100 years ago, Father Idzi Radziszewski, inspired by the idea of the university as a modern place of higher education which would conduct research in the spirit of harmony between science and faith, has founded Catholic University of Lublin.The university sought to produce a new Catholic intelligentsia which would play a leading role in society. 

However, the growth of KUL was interrupted by the outbreak of the Second World War. On 23 November 1939, the Nazis executed a number of academic workers, among others, professors Michał Niechaj and Czesław Martyniak. The university was ordered to shut down and its buildings were converted into a military hospital. Nevertheless, the university carried on its teaching activities in secret. After the invasion of Lublin in July 1944 by the Red Army the university reopened on 21 August 1944.


Since then the university has functioned without interruption. The university stayed open during the years Poland was under Communist control between 1944 and 1989. It was the only independent, Catholic university in existence in the entire Soviet bloc. Given that the Communist governments all insisted on having a total monopoly of control over educational institutions, the preservation of its independence was a great achievement.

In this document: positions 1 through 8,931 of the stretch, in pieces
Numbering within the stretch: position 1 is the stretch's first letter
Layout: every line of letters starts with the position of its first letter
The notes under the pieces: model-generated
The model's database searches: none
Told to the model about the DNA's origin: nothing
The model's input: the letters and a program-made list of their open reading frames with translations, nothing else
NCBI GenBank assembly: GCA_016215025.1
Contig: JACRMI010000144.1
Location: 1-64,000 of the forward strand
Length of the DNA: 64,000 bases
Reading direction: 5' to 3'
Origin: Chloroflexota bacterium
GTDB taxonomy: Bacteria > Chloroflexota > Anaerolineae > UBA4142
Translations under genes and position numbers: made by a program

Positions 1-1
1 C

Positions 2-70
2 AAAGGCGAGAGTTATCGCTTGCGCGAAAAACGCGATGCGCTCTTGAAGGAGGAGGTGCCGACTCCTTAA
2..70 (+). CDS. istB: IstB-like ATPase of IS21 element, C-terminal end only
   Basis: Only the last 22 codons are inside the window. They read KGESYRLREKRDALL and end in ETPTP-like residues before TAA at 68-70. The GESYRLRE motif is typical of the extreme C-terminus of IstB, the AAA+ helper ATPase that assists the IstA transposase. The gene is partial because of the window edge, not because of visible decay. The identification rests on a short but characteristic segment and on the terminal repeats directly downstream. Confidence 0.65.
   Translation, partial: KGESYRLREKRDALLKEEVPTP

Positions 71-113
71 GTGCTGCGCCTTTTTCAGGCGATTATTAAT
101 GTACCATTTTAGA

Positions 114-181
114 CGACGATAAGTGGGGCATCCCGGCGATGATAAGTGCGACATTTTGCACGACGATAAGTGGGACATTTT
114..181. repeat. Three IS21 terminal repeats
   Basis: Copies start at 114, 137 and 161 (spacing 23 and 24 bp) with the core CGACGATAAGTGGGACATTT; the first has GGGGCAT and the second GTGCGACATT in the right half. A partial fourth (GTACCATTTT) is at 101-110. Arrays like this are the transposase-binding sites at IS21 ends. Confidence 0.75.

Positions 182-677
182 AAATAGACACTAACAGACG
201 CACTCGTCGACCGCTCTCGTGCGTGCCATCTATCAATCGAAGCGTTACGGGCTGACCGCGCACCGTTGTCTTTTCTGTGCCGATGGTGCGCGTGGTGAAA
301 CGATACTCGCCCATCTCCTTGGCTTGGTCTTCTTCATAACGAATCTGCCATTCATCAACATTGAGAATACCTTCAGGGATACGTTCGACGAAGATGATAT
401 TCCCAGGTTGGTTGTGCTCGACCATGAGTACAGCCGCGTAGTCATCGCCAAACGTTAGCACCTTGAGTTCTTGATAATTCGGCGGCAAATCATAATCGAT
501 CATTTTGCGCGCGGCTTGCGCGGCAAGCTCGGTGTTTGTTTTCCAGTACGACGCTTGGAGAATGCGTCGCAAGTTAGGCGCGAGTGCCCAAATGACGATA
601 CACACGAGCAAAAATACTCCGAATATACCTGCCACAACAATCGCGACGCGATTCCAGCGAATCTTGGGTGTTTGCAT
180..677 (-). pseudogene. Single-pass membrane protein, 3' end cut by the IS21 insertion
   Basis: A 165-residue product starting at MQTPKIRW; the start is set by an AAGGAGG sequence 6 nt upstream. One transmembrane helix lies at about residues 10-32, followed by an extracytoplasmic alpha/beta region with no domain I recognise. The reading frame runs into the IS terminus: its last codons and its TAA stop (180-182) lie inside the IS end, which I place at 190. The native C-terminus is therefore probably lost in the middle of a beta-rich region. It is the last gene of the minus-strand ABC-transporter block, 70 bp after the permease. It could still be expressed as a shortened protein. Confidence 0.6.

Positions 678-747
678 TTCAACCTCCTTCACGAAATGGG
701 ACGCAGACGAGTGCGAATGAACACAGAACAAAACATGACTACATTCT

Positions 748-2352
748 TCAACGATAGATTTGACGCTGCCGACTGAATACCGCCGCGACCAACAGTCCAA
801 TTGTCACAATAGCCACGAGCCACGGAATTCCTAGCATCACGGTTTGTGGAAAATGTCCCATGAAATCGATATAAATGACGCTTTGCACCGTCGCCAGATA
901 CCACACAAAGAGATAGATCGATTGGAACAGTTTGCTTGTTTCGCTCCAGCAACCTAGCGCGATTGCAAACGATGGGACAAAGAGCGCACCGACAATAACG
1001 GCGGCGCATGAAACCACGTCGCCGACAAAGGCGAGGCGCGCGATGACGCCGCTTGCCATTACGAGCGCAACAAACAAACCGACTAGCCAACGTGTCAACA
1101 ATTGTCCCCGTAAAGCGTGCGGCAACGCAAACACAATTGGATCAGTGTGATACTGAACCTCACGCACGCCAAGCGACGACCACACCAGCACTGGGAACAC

The university was often harassed in various ways by the Communist authorities, especially in the 1950s and the 1960s. The university faculty were under frequent surveillance by the secret police. Periodically some faculties were denied by the state the right to grant graduate degrees. The employment prospects of its graduates were limited. 


Despite the difficulties, the university's independence was maintained and it never adopted Marxist dogmas taught at all the other state universities. It served as a haven for students who were expelled from state universities for political reasons. After the fall of Communism in Poland in 1989 the university has flourished, quadrupling its student population and greatly expanding its campus.